Chinese lawmakers demand harsh legislation, gov't intervention to protect minors
                 English.news.cn | 2014-08-29 20:45:58 | Editor: Xiang Bo

BEIJING, Aug. 29 (Xinhua) -- Chinese lawmakers on Friday demanded harsher legislation and more active government intervention to protect minors, especially rural children left behind by migrant worker parents.

Members of the Standing Committee of the National People's Congress (NPC) discussed a report submitted by an inspection panel of the NPC Standing Committee about the protection of minors at the ongoing bi-monthly legislative session.

Cong Bin, an NPC Standing Committee member, said he was impressed by the report and shocked at the situation of rural children.

As part of the country's urbanization drive, many rural residents have left their hometowns to work in cities. Without proper residence permits and due to financial problems, they are not able to bring their children with them and must leave them behind in the care of grandparents or other relatives.

The absence of parents has been one of the reasons for an increasing number of sexual assaults, abuse and abduction cases involving minors in rural areas, Cong said.

The report, tabled at the session on Monday, quoted prosecutors in central China's Henan Province as saying that more than 60 percent of attacks on juveniles in the province target "left-behind" children in the countryside and homeless children in cities.

Cong suggested that the country create preferential policies to attract more rural residents back to their hometowns as well as relocate labor-intensive industries to populous but less developed regions.

More government spending is needed in improving infrastructure and introducing good teachers to rural schools, he said, adding that more money should go to village schools so that children do not need to walk long distances to schools in bigger villages or townships.

Pang Lijuan, another NPC Standing Committee member, called for more education for parents.p "Parents should be more aware of their responsibilities. In quite a few cases, the accidental death of children was due not only to negligence by parents but also abuse," she said.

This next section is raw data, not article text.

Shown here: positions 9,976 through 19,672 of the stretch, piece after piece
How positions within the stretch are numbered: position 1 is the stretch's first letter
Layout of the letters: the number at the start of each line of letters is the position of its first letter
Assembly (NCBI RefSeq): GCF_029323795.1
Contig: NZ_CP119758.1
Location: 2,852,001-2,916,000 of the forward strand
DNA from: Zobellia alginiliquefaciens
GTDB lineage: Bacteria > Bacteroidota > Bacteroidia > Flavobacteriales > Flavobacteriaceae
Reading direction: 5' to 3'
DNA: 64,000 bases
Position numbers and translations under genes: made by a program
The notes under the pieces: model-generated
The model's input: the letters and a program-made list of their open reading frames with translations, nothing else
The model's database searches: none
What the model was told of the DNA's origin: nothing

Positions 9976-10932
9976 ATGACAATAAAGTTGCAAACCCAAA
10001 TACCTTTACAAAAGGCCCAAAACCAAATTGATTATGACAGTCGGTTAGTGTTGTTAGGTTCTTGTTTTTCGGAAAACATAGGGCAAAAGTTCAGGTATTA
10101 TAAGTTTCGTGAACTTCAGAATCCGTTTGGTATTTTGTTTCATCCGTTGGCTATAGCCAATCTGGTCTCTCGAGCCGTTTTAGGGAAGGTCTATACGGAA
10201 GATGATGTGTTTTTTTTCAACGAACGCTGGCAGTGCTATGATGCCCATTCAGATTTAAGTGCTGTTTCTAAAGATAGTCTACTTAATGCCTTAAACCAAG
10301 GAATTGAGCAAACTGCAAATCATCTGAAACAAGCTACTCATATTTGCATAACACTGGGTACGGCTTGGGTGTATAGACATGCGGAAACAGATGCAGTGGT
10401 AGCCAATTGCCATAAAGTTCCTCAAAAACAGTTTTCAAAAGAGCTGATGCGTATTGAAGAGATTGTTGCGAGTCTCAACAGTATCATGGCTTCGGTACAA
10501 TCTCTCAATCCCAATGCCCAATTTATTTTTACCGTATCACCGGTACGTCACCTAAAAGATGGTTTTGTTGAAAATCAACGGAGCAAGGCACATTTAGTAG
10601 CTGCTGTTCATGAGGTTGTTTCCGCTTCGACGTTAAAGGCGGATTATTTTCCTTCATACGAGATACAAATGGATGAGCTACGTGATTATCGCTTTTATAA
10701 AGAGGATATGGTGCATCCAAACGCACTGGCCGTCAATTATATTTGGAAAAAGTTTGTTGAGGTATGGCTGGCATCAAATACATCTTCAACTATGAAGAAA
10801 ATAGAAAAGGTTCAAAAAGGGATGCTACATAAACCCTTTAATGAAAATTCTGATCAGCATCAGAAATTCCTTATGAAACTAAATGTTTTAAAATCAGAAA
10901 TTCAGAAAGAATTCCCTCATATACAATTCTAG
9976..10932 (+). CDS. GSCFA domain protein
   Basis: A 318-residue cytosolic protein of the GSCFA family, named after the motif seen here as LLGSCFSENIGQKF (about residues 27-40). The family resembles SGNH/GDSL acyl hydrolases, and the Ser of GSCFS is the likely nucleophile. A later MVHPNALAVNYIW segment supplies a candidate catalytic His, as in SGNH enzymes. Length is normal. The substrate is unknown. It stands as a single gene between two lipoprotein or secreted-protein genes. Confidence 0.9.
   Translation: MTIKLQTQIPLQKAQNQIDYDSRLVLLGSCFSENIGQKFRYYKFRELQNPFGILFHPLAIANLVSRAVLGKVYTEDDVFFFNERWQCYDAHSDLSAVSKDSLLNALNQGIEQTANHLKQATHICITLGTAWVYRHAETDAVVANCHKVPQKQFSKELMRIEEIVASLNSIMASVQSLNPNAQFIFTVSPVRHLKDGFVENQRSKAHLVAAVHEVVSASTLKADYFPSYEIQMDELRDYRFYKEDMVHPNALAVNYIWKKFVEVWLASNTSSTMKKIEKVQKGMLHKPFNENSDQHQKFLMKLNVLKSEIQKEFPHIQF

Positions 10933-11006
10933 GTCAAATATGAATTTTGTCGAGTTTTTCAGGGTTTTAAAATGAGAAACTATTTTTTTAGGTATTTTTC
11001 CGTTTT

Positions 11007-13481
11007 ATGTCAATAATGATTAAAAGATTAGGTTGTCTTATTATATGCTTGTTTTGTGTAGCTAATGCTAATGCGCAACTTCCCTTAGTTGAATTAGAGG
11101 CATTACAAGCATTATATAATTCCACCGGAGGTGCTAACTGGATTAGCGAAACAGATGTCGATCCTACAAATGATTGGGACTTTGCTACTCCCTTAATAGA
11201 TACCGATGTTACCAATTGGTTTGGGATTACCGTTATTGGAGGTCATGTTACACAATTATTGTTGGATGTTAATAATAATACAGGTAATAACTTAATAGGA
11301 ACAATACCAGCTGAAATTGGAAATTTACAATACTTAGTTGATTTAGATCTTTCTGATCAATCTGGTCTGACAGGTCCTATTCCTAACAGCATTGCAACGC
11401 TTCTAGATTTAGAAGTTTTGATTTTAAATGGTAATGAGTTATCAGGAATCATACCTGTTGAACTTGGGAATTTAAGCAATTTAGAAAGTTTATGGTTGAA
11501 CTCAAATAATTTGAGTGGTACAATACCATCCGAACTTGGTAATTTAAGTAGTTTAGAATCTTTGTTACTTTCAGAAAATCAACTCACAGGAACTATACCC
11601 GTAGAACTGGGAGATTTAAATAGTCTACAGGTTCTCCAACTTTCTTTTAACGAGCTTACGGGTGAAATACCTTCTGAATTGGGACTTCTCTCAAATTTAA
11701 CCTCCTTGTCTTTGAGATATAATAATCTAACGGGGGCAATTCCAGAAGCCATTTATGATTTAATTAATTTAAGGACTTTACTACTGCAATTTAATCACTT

About 55,000 minors die in accidents each year, with drowning and traffic accidents the biggest causes, according to the report.

The report also pointed out that intervention from the community and authorities in child abuse and domestic violence cases has been far from effective or adequate.

Jia Chunmei, a prosecutor from north China's Hebei Province and NPC deputy, suggested that the Criminal Law be further revised to add the crime of child abuse.

"The crime of abuse in the current Criminal Law only covers the abuse of family members. If a person abuses a child who is not related to him or her -- for instance, a school or nursery teacher abusing a student -- he or she might not be subject to criminal penalty," said Jia, who was invited to observe the discussion.

Jia also called for a revision to the law to remove language about the crime of having sex with prostitutes younger than age 14.

The current Criminal Law says that having sex with girls below age 14, whether by force or not, is considered rape, and sentences range from three years in prison to death.

But the law also says that a person who has sex with prostitutes below age 14 will be sentenced to at least five years in prison.

"There is no need to define such a crime. Having sex with minors should be considered rape, no matter who she is and what she does," Jia said.

In practice, the conflicting provisions have helped some offenders escape harsher punishment, as they have argued that the underage girl has consented and is paid in order to avoid rape charges, she said.

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